It’s like journaling. There were so many moments in writing this record where I’d think ‘I don't know how I would honestly get through this if I wasn't able to write a song about it, without having music as the nurturing thing that it is’.
When I moved back to Nashville from LA, I jumped ship from a lot of things: I was without record and publishing deals, I wasn’t in any bands and I also wasn't in my relationship anymore. There were a lot of things that I was fresh and raw from. I got a job bartending for a little bit, just to really allow myself to feel the process of music being the thing that I can turn to.
“As long as you make room to capture the essence and rawness of something in the recording process, that feels to me like the most honest way to get something good”
You co-produced the album with Andrew Sarlo (Big Thief, Bon Iver). When did he jump into the process?
I’d already done all the songwriting by the time he came on board. I think I had whittled it down to probably like 25 songs, and I wrote somewhere around 150 to 200 songs for this record. I brought the list of 25 songs to Andrew and we made a list of our favourite 14 or 15 songs - whichever songs were on both of our lists those were automatically on the album.
We sat down for breakfast and talked for a long time. Then he just said, “you know, I really love these songs, and I think they're really special. I don't want to fuck this up”. When you work with a producer, that's all you really want, because no one knows what the fuck they're doing. We’re just out here shooting in the dark and hoping that we hit something. I think as long as you make room to capture the essence and rawness of something in the recording process, that feels to me like the most honest way to get something good.
Was the “you” in the album that you sing to always the same person in your mind?
I think, mostly, it’s a conversation between two people. But a lot of it is also a conversation that I'm having with myself, which is what happens when you break up with somebody because they're not there anymore. Instead, you're left with this complete fucking mess and you have to figure out how to put it back together again. For some reason, the least crazy way to do that was to create a conversation between two people within myself.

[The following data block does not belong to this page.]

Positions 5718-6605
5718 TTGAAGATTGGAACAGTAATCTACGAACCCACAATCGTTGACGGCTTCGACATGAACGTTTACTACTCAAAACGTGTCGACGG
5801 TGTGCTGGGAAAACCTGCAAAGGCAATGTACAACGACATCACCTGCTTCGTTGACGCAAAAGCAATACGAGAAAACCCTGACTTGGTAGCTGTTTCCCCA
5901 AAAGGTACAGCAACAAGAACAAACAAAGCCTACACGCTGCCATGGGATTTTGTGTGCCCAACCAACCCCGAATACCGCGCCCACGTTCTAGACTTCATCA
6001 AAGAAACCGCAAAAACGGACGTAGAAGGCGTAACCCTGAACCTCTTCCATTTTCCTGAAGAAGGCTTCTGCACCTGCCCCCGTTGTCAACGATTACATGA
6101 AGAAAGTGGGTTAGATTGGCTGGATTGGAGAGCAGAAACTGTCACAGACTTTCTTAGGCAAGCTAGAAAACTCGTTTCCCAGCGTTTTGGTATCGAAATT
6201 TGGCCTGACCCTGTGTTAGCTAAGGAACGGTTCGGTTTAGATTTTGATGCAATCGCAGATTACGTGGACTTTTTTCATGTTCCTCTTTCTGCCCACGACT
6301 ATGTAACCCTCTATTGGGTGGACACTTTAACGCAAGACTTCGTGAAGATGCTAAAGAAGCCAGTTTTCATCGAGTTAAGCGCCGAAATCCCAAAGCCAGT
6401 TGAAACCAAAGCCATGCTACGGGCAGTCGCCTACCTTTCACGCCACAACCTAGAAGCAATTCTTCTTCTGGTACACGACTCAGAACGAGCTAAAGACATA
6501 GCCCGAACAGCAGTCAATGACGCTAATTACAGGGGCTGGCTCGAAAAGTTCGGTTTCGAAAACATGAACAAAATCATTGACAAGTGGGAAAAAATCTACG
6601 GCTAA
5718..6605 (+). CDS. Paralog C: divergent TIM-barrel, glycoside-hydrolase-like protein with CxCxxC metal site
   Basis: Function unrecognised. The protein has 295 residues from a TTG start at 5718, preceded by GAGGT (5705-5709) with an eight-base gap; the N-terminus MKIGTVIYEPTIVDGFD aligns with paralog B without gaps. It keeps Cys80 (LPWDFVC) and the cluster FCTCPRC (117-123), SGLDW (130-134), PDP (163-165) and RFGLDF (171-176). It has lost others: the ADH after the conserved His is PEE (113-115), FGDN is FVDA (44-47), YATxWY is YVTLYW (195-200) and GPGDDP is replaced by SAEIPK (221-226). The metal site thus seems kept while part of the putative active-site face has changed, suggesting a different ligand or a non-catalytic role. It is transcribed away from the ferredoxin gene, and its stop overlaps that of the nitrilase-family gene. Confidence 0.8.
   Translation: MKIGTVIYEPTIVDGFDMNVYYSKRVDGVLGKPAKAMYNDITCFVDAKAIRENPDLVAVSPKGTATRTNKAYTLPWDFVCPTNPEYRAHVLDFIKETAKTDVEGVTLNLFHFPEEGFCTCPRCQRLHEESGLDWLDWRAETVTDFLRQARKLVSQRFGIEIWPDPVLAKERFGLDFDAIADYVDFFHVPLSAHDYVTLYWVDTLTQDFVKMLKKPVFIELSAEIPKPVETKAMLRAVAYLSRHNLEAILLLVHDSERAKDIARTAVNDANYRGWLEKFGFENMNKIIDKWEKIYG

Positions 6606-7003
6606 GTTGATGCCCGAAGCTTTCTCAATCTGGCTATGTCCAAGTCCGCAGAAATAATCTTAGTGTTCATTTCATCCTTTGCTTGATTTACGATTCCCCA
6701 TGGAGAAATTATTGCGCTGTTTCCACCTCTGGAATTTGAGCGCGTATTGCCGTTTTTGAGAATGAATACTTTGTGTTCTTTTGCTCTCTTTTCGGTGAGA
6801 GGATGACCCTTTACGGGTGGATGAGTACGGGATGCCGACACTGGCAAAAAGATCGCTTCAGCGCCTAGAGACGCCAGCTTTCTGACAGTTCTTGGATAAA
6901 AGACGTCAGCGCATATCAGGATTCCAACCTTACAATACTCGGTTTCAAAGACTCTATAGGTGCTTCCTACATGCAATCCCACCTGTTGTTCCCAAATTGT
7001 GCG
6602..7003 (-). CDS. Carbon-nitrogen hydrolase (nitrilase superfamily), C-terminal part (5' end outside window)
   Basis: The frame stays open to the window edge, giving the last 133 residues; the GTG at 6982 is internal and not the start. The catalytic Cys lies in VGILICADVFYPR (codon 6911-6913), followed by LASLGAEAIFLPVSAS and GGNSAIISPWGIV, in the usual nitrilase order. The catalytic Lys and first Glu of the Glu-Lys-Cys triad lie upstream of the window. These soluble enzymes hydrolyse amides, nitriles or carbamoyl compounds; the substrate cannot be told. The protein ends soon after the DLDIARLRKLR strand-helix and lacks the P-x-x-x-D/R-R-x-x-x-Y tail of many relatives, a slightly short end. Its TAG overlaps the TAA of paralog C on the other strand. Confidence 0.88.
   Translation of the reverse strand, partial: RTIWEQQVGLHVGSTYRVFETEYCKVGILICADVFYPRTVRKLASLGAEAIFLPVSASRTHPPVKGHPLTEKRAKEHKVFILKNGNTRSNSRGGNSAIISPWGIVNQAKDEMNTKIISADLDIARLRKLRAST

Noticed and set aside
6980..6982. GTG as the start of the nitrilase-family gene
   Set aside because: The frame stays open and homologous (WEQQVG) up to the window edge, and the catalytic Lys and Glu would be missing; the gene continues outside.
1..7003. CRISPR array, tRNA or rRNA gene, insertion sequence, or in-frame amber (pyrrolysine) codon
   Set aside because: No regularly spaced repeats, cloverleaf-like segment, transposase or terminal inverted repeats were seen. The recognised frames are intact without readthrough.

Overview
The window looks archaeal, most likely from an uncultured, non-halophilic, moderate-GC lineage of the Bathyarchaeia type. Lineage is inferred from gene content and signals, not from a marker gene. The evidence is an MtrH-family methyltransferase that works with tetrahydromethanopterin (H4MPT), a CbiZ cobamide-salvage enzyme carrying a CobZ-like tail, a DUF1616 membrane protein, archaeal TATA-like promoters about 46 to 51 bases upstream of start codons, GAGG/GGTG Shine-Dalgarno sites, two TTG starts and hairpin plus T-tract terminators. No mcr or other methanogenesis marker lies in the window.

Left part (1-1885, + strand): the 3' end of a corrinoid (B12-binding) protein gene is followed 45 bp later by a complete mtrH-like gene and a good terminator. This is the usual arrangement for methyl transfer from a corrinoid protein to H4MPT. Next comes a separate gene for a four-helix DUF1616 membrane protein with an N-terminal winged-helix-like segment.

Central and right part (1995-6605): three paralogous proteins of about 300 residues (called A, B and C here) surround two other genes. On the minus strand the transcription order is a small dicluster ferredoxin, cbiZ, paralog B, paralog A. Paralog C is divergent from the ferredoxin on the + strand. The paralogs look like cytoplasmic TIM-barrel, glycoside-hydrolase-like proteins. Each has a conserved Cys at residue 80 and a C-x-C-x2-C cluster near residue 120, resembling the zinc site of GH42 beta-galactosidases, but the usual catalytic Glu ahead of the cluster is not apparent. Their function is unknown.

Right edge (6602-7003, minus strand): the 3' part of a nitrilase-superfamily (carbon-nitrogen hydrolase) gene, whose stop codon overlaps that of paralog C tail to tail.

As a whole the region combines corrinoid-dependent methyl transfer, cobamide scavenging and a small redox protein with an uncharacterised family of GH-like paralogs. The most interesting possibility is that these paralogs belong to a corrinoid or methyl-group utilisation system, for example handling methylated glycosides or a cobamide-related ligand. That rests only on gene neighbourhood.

Tell me about ‘Man In Me’, the first single from the record?
It’s the most personal song on the record, which was why I felt like it was really important to lead with it as a single; to just rip the band-aid off. I wrote it from a place right after my ex and I broke up. It’s me walking backwards through some really intense moments between the two of us, and it may have been the catalyst - like most breakups are – for new beginnings. This song definitely was the catalyst for the beginning of the record, setting me on the path to grieve and then move on to something else.
The song ‘Nervous’ feels like it stands out on the album from the other songs, what went into writing that song?
Well, ‘Nervous’ was just a break from being so intense and deep about shit. I just wanted to be like, “Urgh! Why? Let's get it out. Just fuck it, man. Why am I making myself feel fucking crazy all the time? It's ALL THE TIME!”. It almost didn't make it on the record because it feels like such an interruption. But then it kind of really works, because I think it's just so abrasive.
What places do songs like these come from?
So many places. I wrote ‘Man In Me’ by unpacking what had happened and what was going on with me internally. The whole record was all just me trying to talk about what it was that I was feeling - what these emotions were, why I was feeling them - and asking how the fuck did I get here? They come from these very brief visceral flashbacks; in the middle of a waking dream.
What’s it like singing these songs now?
It changes, like anything else. Some days these songs hit me differently than they do on other days.
One of my favourite things I've ever seen is Joni Mitchell doing a rendition of ‘Both Sides Now’ with a full string arrangement. She’s in her seventies now, and it was so wild to witness all of her wisdom, glory and timelessness, and listen to her singing this deeply profound song that she wrote when she was just 19. It just adds more layers to it - you can feel every grain and every thread in the fabric of that song.
Just like with Joni’s music, as time kind of goes on, the songs on this record are going to take on whole new lives and meanings. A song like ‘Resentment’ will be felt in a totally different way. I hope that it continues to morph.
History Of A Feeling is out now via Anti. Madi is the featured artist this week on Holler's New Country Artists playlist! Subscribe and listen below:
Photography by Natalie Osborne.